As summarized in section 3.9 of the WIPO Overview of WIPO Panel Views on Selected UDRP Questions, Third Edition (“WIPO Overview 3.0”), where the respondent provides satisfactory evidence of an unbroken chain of possession of the disputed domain name, panels typically would not treat formal changes or updates to registrant contact information as a new registration. In view of this, the Panel is prepared to accept that the disputed domain name came under the control of the Respondent or of the entity controlling the Respondent on December 22, 2017, and that the changes in the registrant contact information in respect of the disputed domain name that were made after that date did not reflect a transfer of control to an unrelated entity and should not be regarded as a new registration.
The Complainant’s European Union trademark application for VDG was filed on January 12, 2018 and published on February 5, 2018, and the trademark was registered on May 14, 2018. The Complainant’s trademark applications for VDG in Canada and in the United States were filed on January 10, 2018.
As summarized in section 3.8.1 of the WIPO Overview 3.0, where a respondent registers a domain name before the complainant’s trademark rights accrue, panels will not normally find bad faith on the part of the respondent. As an exception to this general proposition, in certain limited circumstances where the facts of the case establish that the respondent’s intent in registering the domain name was to unfairly capitalize on the complainant’s unregistered or trademark rights, panels have been prepared to find that the respondent acted in bad faith. Such scenarios include registration of a domain name shortly before or after announcement of a corporate merger, further to the respondent’s insider knowledge, further to significant media attention, or following the complainant’s filing of a trademark application.
The Panel does not find any of these exceptions to be present in this dispute. The Complainant does not allege that the Respondent had insider knowledge of the Complainant, and has not provided evidence that the adoption by the Complainant of the VDG trademark was publicized in the media prior to December 22, 2017. The two photos from a trade exhibition in January 2018 submitted by the Complainant do not demonstrate that the VDG trademark has achieved a secondary meaning associated with the Complainant before December 22, 2017, and the Complainant has not provided evidence that the Respondent had knowledge of the Complainant prior to the same date. The Complainant itself states that it commenced using its VDG trademark in the United States only on January 30, 2018.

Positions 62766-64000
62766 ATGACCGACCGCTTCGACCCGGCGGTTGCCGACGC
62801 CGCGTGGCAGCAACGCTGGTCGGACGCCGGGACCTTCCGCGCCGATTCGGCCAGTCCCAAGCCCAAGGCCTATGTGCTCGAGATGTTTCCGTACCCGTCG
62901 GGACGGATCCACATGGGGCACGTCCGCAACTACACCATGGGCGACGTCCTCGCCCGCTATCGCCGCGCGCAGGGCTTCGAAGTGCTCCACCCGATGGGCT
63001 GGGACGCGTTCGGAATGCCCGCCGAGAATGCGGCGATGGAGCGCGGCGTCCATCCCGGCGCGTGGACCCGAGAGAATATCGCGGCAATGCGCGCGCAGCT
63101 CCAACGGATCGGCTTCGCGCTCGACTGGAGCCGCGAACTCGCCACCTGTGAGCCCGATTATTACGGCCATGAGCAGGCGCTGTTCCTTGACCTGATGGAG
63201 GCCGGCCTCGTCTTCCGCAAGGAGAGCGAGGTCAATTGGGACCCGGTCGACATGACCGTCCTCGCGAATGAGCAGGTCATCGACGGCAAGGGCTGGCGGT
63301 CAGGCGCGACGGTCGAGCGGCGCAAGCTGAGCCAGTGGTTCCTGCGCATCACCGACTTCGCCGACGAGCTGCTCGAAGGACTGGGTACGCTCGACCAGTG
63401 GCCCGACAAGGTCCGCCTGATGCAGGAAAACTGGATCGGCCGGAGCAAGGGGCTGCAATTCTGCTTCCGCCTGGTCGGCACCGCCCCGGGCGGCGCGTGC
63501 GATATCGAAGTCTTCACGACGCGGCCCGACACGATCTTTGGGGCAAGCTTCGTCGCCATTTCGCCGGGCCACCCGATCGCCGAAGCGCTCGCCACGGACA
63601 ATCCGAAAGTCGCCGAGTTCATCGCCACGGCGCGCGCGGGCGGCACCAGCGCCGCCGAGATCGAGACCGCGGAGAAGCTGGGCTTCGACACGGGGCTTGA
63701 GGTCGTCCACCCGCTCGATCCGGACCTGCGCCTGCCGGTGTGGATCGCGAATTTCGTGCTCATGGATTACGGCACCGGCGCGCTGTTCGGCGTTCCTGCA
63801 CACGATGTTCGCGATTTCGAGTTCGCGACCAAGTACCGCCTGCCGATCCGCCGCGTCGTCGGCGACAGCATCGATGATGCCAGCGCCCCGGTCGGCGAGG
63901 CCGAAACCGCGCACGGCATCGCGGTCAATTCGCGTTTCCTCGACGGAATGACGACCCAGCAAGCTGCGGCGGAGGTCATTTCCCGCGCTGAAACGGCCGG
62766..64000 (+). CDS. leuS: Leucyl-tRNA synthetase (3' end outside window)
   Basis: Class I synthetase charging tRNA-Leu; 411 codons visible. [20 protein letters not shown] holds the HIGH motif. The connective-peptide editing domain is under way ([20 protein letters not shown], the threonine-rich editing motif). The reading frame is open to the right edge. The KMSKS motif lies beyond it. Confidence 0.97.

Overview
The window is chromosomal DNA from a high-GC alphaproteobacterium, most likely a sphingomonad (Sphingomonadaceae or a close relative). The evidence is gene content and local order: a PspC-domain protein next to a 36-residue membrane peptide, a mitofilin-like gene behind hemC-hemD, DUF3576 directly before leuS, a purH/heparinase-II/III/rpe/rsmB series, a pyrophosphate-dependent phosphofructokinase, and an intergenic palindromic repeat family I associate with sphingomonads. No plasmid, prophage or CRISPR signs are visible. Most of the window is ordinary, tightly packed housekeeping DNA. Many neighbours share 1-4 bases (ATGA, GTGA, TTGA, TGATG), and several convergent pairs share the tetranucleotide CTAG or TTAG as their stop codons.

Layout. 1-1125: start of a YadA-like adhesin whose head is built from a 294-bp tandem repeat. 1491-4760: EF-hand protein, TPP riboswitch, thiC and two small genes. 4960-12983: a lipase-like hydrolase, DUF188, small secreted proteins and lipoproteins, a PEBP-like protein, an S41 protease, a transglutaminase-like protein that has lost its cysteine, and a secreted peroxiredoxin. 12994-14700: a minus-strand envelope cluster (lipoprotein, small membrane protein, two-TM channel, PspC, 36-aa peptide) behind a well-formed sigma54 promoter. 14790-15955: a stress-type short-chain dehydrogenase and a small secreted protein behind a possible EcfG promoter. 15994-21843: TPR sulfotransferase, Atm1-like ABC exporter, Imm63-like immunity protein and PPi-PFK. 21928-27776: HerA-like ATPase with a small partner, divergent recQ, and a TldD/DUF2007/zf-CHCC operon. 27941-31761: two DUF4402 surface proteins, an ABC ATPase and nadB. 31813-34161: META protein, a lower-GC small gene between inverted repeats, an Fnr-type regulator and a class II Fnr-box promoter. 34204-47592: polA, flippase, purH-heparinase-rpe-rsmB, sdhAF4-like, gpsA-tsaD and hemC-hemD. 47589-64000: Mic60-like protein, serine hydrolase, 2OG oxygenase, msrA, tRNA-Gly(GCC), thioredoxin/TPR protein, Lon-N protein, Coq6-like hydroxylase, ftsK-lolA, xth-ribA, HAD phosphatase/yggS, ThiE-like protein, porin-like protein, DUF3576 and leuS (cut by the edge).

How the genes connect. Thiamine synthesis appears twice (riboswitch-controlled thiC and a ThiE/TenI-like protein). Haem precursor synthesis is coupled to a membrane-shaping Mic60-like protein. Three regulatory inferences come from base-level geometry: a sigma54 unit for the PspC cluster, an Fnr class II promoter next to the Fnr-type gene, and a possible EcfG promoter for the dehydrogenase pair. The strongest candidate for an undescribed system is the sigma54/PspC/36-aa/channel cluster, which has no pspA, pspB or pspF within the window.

In view of the above, the Panel sees no reasons to accept that the Respondent had knowledge of the Complainant as of December 22, 2017, and that it registered the disputed domain name targeting the Complainant’s VDG trademark. The Respondent’s allegation that the disputed domain name is attractive and has a significant value is not denied by the Complainant, and in the circumstances of this case this appears as a credible explanation for the acquisition of the disputed domain name by the Respondent. The Complainant does not contend that the communications between the Parties in respect of the possible sale of the disputed domain name were initiated by the Respondent, and the webpage to which the disputed domain name redirects contains only an invitation to the general public to submit offers for the purchase of the disputed domain name. The case file contains no evidence that the Respondent has somehow targeted the Complainant with its actions after the registration of the disputed domain name.”
You can have a look at the full decision on the WIPO website to read more about the UDRP filing and learn about why the panel decided to not rule RDNH in this proceeding.
Trademark law is very confusing. If VDG was offered in Afternic and the owner of the trademark was intend to use VDG as a brand, so why didn’t they tried to buy the domain from Afternic? It seem that feeling UDRP is already known as a cheaper way to get a valuable domain. I see the trademark law has a hole for RDNH. If you want a domain name but the budget is not available, just wait some one else buying the domain and you can fill an UDRP, so you will get it for a cheap price. That could be filling UDRP in a bad intention.